Elsewhere, several voices on the left prefer to dismiss the entire uproar about inflation. Former Clerk of the Privy Council (the top federal cabinet official) Alex Himmelfarb has scoffed at recent concern about inflation and argued that the standard conservative solution found in Friedman’s observation is simply an excuse by conservative politicians to implement austerity measures. Writing in the Toronto Star, University of Toronto economist Gustavo Indart has claimed “the notion central banks have the tools to control inflation is a fallacy” and that the Bank of Canada cannot use its interest rate policy as a “magic wand” to correct inflation. The Canadian Centre for Policy Alternatives’ senior economist David Macdonald suggests we should all just learn to live with higher inflation rather than fighting it, while Toronto Star columnist David Olive claimed in June that the fight against inflation in Canada is essentially over – so there’s no need to fret any longer.

The Left’s many takes on inflation: An open letter in Le Devoir (top) signed by 26 academics claims external forces are largely to blame while former Clerk of the Privy Council Alex Himmelfarb (bottom left) argues concern over inflation is merely cover for government austerity, Toronto Star columnist David Olive (bottom middle) says the crisis has already passed and Canadian Centre for Policy Alternatives senior economist David Macdonald (bottom right) suggests we should all just learn to live with higher inflation. (Source of right photo: Toronto Star/ Bernard Weil)

The battle lines are clearly drawn. On the right, inflation is a monetary problem that can only be defeated by primarily monetary means (including the avoidance of fiscal stimulus). On the left, inflation has many causes, most of which are global in nature and none of which reflect poorly on near-limitless government spending. Further, whatever its causes, inflation must never be tackled with higher interest rates, since that would hurt individuals and bring the MMT party to an end.

Sorting the Evidence

The pandemic provides ample evidence of the monetary roots to our current inflationary dynamic. The money supply in both Canada and the United States soared nearly 30 percent by early 2021 and government spending ballooned through unprecedented rates of borrowing, even as productivity collapsed and the economy in both countries shrank. The unprecedented monetary stimulus early in the pandemic – exceeding even the orgy of liquidity put into the system during the late 2008 financial crisis – was married with record government deficits incurred largely from transferring massive amounts of income to people in the early days of Covid-19 lockdowns. This created the precursor to today’s higher prices, as C2C Journal predicted in a two-part series in June 2020. We can now see that inflation began its resurgence in April 2021, when it first burst through the Bank of Canada’s upper bound barrier of 3 percent.

Recipe for inflation: Billions of dollars in government support for individuals and families during the Covid-19 pandemic has boosted household demand across numerous sectors, including home renovations, travel and oil refining. (Sources: (left image) CBC; (bottom right photo) CBC/ Ben Nelms)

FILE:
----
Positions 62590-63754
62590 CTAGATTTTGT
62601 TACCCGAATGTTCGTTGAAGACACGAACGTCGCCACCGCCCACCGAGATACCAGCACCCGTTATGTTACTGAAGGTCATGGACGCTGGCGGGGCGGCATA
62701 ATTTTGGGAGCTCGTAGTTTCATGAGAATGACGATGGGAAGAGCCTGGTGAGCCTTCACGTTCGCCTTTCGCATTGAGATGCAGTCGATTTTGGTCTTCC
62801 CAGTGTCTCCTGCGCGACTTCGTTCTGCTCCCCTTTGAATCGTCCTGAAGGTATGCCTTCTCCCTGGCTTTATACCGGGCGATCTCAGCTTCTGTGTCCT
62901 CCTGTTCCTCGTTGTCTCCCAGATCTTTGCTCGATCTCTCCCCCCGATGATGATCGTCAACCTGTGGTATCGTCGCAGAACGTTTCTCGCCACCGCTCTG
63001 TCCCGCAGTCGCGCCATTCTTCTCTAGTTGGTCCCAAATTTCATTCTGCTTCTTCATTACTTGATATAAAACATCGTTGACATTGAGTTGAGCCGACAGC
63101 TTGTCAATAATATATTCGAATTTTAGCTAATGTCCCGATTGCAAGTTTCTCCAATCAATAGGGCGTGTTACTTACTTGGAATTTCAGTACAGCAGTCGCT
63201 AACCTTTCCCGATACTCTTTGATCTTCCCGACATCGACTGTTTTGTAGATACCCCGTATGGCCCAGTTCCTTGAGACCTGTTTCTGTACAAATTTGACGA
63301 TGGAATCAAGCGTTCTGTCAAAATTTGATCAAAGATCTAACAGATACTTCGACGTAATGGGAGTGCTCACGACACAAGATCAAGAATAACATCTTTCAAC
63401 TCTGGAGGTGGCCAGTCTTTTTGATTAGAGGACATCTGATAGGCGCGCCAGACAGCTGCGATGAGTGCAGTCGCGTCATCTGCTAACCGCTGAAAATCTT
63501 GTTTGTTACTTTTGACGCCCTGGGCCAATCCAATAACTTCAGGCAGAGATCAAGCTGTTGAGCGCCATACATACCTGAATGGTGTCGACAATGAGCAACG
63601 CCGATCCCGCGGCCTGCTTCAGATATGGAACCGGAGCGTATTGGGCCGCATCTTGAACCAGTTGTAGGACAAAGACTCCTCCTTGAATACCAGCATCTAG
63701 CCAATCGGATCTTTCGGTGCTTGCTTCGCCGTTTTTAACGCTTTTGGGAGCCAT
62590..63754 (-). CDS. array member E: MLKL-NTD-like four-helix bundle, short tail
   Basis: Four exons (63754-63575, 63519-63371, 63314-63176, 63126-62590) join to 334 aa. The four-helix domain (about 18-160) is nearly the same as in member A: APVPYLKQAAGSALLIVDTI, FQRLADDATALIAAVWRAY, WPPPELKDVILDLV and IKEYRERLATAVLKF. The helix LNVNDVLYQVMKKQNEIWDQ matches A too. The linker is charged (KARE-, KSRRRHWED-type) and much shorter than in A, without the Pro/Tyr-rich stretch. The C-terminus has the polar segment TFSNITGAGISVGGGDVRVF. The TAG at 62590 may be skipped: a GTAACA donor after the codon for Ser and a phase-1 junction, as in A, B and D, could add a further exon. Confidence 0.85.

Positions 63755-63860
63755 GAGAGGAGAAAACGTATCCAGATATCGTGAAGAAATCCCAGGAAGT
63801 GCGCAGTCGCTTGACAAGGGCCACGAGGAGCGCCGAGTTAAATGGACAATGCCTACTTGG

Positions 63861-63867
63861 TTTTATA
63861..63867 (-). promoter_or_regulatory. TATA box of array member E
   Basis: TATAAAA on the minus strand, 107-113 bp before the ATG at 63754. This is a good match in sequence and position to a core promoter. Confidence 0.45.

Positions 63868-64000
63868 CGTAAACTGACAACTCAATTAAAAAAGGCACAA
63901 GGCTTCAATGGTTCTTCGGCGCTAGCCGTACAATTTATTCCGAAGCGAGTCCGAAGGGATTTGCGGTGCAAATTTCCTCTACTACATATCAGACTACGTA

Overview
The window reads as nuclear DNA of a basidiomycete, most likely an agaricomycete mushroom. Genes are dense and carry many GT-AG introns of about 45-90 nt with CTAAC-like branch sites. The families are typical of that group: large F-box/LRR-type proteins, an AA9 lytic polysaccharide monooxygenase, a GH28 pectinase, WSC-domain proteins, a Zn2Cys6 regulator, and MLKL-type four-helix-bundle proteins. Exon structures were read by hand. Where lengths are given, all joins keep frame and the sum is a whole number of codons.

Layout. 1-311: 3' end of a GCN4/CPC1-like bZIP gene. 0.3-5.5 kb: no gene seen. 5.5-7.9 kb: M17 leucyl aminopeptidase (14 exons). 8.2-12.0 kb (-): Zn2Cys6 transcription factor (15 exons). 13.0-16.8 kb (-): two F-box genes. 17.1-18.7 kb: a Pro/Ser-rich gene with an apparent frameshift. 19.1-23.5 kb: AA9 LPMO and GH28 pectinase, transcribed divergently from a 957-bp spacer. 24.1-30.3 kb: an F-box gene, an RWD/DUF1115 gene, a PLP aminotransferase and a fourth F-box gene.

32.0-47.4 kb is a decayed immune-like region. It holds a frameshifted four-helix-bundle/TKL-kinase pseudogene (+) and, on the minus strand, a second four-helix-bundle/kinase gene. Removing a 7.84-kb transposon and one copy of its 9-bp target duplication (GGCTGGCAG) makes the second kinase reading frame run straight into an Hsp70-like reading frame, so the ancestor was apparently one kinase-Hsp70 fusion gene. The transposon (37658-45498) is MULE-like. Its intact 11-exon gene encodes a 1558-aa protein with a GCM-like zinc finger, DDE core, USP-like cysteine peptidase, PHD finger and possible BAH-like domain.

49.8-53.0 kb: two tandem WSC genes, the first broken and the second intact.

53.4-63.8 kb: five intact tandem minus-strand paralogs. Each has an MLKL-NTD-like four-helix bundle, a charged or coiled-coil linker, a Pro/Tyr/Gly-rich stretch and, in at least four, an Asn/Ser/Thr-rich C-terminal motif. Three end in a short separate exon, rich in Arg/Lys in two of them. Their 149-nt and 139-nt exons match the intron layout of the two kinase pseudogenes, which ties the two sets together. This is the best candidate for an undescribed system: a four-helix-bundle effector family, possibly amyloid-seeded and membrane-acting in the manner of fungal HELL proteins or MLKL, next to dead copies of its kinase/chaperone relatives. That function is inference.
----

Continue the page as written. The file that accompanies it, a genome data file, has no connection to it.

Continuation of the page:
In the U.S., economists at the Federal Reserve Bank of San Francisco estimate that fiscal stimulus accounted for 3 percentage points of the 5 percent annual inflation rate late in 2021. In other words, more than half of inflation in 2021 can be attributed to the extraordinary boost to household disposable incomes during the pandemic, either by stimulating household demand or depressing labour supply because many people no longer had to work. Since fiscal stimulus to household income was slightly larger proportionately in Canada than in the U.S., it seems safe to conclude it had at least as large an impact on our inflation rate, which had risen to 4.8 percent by the end of 2021.

The extraordinary fiscal stimulus that began in 2020 never let up and continues to fuel inflation today. Current inflation partly reflects what federal Finance Minister Chrystia Freeland now calls the “pre-loaded stimulus” of savings that Canadians accumulated from excessive government transfers during the pandemic. Unlike most forms of fiscal stimulus, however, the government does not control when households deploy this pent-up spending, making the economy even more unpredictable. One example was the sudden boom in home renovations that coincided with the supply chain crunch. Similarly, many Canadians are understandably determined to travel this summer after two years of being cooped up, exacerbating the effects of a shortfall in oil refining capacity. And just try finding a rental car these days.

I am Shocked – Shocked! – to Find Inflation

It is crucial to observe, however, that inflation cannot be blamed mostly on unforeseen supply disruptions. It was entirely predictable that the lockdown-and-spend response chosen by most Western governments would distort supply and, in so doing, raise the costs of pursuing nearly any economic activity as well as increasing the prices of the things themselves. Closing down large parts of the economy during the pandemic and paying millions of workers to stay home was bound to widely disrupt supply and reduce productivity.

As for whether any of these supply shocks could have been reasonably predicted, John Cochrane of the Hoover Institution, a Washington, D.C.-based conservative think tank, has mockingly pointed out that, “The Fed being surprised by supply shocks is as excusable as the Army losing a battle because its leaders are surprised the enemy might attack.” The same applies in Canada. Like the fiscally-generated component of inflation, supply-constraint-induced inflationary pressures were foreseeable. Inflation should not have hit any central bank like a Black Swan event. Yet central banks and governments alike behaved as if they were taken completely unawares.